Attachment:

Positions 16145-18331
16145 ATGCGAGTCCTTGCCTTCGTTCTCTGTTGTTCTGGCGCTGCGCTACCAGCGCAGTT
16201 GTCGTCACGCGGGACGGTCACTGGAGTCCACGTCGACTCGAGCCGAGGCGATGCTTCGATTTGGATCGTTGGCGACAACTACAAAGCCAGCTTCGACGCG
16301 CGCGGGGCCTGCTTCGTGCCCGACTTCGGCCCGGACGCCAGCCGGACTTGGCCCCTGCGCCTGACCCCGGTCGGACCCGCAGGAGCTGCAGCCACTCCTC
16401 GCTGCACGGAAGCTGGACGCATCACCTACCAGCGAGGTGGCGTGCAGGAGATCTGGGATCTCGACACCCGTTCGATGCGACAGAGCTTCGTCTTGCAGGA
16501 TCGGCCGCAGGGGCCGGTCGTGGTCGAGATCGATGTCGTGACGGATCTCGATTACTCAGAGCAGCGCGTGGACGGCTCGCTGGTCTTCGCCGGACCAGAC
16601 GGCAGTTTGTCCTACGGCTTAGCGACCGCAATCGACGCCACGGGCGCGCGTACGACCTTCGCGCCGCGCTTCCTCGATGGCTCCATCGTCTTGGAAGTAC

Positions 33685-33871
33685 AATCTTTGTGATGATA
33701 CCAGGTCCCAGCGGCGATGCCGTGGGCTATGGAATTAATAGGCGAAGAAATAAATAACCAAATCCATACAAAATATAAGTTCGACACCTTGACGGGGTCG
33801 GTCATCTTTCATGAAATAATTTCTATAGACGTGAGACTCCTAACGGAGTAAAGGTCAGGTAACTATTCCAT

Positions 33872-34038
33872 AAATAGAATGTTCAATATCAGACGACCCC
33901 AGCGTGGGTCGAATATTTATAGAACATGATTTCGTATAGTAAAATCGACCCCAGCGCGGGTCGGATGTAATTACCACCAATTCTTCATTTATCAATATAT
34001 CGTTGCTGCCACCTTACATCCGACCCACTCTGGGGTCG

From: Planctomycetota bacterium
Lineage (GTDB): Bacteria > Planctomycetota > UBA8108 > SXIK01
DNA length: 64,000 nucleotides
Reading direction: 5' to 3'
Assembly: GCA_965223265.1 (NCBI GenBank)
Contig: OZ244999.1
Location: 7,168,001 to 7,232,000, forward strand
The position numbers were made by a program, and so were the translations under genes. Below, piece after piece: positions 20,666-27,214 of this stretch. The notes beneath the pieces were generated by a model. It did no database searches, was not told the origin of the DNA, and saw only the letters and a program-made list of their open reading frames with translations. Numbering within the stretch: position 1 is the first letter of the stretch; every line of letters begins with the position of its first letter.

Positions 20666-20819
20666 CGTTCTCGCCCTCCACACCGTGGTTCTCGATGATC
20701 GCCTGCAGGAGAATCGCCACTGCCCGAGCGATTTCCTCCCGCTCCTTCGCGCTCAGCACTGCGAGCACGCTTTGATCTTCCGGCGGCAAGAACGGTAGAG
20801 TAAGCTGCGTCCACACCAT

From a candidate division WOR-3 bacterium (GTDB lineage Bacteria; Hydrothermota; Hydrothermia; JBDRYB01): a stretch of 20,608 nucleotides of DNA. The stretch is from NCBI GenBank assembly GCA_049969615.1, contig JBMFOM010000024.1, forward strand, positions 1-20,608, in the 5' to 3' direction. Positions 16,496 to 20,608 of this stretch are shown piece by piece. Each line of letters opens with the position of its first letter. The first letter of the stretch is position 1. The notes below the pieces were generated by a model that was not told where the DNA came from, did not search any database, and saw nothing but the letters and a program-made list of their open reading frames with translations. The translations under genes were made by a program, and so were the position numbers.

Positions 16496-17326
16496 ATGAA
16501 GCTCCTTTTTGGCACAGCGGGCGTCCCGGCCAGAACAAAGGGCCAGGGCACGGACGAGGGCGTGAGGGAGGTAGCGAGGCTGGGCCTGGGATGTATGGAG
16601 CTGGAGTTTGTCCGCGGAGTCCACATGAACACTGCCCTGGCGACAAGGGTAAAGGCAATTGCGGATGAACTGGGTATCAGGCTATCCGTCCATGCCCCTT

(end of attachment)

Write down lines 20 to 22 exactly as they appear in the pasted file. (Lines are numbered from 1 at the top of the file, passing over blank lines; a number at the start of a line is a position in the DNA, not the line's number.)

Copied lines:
Assembly: GCA_965223265.1 (NCBI GenBank)
Contig: OZ244999.1
Location: 7,168,001 to 7,232,000, forward strand